Picturing Maryland - Horse shoe-in
Farrier Sean Losee of Mount Airy applies Borium, a chalky white composite rod material that is welded onto the bottom surface of the horseshoe to provide traction on pavement or slippery surfaces.
Farrier Sean Losee of Mount Airy applies Borium, a chalky white composite rod material that is welded onto the bottom surface of the horseshoe to provide traction on pavement or slippery surfaces. (Amy Davis)
Picturing Maryland - Horse shoe-in
The mascot at the Carlton Street Stables, a goat named Jill, watches the activity as farrier Sean Losee of Mount Airy volunteers his time to shoe two arabber's horses at the stables, located in an alley between Pratt and Lombard Streets.
The mascot at the Carlton Street Stables, a goat named Jill, watches the activity as farrier Sean Losee of Mount Airy volunteers his time to shoe two arabber's horses at the stables, located in an alley between Pratt and Lombard Streets. (Amy Davis)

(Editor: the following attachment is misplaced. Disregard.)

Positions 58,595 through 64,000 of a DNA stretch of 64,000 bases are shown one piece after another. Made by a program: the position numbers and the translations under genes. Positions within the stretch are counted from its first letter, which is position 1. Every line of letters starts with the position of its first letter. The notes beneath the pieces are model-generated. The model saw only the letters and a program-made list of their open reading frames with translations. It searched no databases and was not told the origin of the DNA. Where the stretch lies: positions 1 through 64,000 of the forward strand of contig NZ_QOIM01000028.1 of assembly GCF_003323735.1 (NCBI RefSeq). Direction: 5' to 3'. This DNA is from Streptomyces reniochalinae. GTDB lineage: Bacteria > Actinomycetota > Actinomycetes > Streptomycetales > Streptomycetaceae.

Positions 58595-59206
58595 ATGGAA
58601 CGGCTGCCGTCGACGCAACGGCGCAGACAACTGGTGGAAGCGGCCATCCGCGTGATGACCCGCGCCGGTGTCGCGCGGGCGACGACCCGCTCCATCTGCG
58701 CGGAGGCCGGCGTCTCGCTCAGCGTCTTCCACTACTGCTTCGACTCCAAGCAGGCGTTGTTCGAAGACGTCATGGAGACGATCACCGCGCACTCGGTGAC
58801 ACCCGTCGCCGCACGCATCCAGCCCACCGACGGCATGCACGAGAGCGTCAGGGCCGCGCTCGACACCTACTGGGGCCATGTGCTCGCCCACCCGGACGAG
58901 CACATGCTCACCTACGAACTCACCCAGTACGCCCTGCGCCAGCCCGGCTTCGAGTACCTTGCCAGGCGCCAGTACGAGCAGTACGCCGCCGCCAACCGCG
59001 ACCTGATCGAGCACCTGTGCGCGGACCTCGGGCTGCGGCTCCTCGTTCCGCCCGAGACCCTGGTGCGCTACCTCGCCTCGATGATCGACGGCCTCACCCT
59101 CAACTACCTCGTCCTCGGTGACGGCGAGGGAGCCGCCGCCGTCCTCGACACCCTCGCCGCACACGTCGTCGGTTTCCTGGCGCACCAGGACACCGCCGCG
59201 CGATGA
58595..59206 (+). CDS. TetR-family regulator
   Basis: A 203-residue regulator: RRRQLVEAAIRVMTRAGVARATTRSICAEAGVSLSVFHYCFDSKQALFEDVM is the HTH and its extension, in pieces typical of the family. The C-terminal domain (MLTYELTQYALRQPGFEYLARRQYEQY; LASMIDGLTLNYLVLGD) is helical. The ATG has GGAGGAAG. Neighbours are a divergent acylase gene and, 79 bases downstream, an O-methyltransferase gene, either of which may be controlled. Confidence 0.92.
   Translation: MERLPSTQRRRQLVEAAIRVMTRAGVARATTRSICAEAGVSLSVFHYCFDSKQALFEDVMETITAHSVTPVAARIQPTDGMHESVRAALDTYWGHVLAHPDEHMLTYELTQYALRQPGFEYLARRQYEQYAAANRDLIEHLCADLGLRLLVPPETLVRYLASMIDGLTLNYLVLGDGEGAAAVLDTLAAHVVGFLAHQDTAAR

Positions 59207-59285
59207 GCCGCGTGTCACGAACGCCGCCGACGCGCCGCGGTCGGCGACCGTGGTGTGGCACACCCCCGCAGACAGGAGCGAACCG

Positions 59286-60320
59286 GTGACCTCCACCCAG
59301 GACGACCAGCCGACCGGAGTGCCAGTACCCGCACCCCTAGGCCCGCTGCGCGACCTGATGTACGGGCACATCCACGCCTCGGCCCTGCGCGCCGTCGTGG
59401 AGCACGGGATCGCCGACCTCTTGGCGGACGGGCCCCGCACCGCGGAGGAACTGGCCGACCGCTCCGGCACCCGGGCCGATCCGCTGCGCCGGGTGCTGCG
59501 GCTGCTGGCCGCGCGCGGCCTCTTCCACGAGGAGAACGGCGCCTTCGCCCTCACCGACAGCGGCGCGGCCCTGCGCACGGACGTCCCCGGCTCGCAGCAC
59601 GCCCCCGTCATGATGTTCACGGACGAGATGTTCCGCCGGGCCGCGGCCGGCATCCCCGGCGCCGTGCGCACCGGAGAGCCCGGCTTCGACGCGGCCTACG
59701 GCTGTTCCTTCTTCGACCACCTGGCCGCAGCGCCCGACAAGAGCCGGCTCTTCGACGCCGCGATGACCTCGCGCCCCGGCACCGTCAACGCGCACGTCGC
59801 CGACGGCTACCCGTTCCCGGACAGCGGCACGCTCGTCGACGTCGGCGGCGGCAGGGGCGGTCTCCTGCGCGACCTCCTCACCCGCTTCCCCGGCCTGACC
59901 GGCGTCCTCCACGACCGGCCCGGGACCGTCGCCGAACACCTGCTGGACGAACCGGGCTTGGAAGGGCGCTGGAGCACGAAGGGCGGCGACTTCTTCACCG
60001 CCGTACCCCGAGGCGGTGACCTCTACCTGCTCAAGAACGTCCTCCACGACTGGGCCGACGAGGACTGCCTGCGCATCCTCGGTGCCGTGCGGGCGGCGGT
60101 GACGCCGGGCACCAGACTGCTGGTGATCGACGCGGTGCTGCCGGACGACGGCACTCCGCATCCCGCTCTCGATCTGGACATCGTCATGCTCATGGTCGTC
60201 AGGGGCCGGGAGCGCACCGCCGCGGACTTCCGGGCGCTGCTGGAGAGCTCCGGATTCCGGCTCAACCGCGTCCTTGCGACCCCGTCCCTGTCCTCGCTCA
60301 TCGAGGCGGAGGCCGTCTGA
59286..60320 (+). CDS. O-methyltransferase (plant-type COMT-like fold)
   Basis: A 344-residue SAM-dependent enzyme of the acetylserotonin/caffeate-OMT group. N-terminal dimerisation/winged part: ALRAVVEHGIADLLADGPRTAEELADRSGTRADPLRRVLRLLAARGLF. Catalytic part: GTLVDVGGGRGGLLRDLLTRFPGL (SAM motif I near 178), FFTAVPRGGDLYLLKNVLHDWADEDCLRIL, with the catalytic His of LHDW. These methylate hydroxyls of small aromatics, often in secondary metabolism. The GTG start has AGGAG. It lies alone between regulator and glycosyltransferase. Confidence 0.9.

Picturing Maryland - Horse shoe-in
Arabber LeVar Mullen watches farrier Sean Losee of Mount Airy nail a new horseshoe on Michelle, a horse belonging to another arabber, Keith "Twin" Chesley.
Arabber LeVar Mullen watches farrier Sean Losee of Mount Airy nail a new horseshoe on Michelle, a horse belonging to another arabber, Keith "Twin" Chesley. (Amy Davis)